Table 1: Rental determinants with Hong Kong data

Meanwhile, first-tier cities in China have experienced a spectacular ongoing housing boom. From the WIND database, we collect the available monthly housing price, rent, and interest rate data of the following five large cities: Beijing, Shanghai, Guangzhou, Shenzhen, and Tianjin. Consistent with our belief, in recent years, positive housing price shocks produce rapid rent growth while negative shocks have reversed. Moreover, rent growth increases with housing price variance shocks when the housing price is rising and decreases with variance shocks when the housing price is falling. More interestingly, the rents of first-tier cities in China have seen a sharp increase in recent months due to a housing price control in property markets.

Policy Implications and Suggestions

Our analysis carries important policy implications. It suggests that housing price dynamics contribute to cyclical fluctuations in the rental market. Due to the large weight of rent in the CPI, rent inflation driven by housing price bubbles can therefore exert considerable influence on measures of overall and core inflation, giving another reason for regulators to target asset prices in general and stabilize the housing price dynamics in particular. Thus monetary policy and macro-prudential policy should not be independent but coordinated with each other to manage asset bubble and inflation.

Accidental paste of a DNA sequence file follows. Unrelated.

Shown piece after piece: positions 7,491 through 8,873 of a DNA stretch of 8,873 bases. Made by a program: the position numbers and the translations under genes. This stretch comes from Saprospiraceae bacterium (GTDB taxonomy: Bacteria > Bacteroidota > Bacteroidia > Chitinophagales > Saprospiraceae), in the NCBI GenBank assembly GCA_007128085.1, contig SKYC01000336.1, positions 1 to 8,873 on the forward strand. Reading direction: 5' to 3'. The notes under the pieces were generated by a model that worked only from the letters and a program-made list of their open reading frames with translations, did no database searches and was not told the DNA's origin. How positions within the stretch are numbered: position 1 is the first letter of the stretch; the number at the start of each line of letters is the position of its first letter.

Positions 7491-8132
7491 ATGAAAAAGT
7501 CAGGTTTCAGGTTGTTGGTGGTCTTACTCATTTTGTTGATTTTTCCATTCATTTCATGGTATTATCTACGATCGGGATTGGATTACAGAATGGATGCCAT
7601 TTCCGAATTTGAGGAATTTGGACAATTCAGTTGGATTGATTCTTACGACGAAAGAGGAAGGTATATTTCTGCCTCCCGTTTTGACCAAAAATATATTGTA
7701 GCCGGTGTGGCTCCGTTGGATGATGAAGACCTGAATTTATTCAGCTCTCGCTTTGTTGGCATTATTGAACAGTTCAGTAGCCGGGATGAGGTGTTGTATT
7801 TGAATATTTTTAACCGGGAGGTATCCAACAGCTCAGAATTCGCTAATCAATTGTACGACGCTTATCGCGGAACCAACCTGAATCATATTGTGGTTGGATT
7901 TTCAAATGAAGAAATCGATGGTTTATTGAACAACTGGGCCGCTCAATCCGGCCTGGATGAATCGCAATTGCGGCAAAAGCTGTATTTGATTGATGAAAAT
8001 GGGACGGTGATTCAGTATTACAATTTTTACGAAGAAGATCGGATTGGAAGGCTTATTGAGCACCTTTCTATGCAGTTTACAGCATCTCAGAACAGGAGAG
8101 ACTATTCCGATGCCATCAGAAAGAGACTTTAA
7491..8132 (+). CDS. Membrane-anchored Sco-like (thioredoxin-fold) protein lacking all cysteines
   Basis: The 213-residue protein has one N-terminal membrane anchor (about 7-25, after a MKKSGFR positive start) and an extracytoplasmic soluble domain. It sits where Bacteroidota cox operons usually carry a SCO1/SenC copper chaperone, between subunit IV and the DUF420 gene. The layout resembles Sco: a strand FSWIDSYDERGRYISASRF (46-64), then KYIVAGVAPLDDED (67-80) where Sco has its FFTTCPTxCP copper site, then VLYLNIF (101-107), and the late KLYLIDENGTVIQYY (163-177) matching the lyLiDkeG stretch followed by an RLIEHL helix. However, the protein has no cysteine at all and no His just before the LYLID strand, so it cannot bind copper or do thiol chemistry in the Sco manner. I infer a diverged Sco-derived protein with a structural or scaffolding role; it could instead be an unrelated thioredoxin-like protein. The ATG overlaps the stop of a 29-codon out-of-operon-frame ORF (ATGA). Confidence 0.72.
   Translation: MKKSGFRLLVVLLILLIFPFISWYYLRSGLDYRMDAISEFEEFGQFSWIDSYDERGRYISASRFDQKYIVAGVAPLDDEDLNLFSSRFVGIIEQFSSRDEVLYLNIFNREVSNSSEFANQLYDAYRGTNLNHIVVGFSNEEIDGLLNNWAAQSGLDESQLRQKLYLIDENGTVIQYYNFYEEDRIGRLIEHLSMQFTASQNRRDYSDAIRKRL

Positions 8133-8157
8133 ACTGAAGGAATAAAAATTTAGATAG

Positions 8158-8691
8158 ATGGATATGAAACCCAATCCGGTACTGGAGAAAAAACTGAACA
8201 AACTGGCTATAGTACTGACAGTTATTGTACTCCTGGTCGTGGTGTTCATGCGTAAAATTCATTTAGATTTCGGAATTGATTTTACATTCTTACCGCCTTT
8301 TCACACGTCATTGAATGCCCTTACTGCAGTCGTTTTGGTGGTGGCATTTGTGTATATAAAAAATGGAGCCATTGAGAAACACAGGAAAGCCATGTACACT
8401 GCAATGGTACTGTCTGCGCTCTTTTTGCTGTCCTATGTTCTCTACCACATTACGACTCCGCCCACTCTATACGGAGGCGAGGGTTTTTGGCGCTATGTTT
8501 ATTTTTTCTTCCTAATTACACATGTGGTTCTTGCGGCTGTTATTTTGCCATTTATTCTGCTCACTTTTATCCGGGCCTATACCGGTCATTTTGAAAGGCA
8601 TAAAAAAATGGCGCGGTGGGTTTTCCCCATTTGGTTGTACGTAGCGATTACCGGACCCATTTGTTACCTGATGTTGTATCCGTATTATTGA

Moreover, our findings are relevant for the detection of property bubbles: the conventional gauge of price-to-rent ratio may misstate the size of housing bubbles because rent can be driven up or down by housing price uncertainty. A more accurate measure should adjust for the option component of rent.

(Honglin Wang, former researcher at Hong Kong Institute for Monetary Research; Fan Yu, Robert Day School of Economics and Finance, Claremont McKenna College; Yinggang Zhou, Department of Finance at School of Economics, and The Wang Yanan Institute for Studies in Economics, Xiamen University)


Bernanke, B. S. 1983. Irreversibility, Uncertainty, and Cyclical Investment. Quarterly Journal of Economics, 98 (1), 85-106.

Bloom, N. 2009. The Impact of Uncertainty Shocks. Econometrica, 77 (3), 623-685.

Dixit, A., and R. S. Pindyck. 1994. Investment Under Uncertainty. Princeton University Press.

Henry, C. 1974. Investment Decisions under Uncertainty: The Irreversibility Effect. American Economic Review, 64 (6), 1006-1012.

Shiller, R. 2008. Understanding Recent Trends in House Prices and Homeownership. In Housing, Housing Finance, and Monetary Policy, Jackson Hole Conference Series, Federal Reserve Bank of Kansas City, 85-123.

Wang, H., F.Yu, and Y.Zhou. 2018 Property Investment and Rental Rate under Housing Price Uncertainty:A Real-Options Approach. Real Estate Economics, forthcoming.

Tags: Housing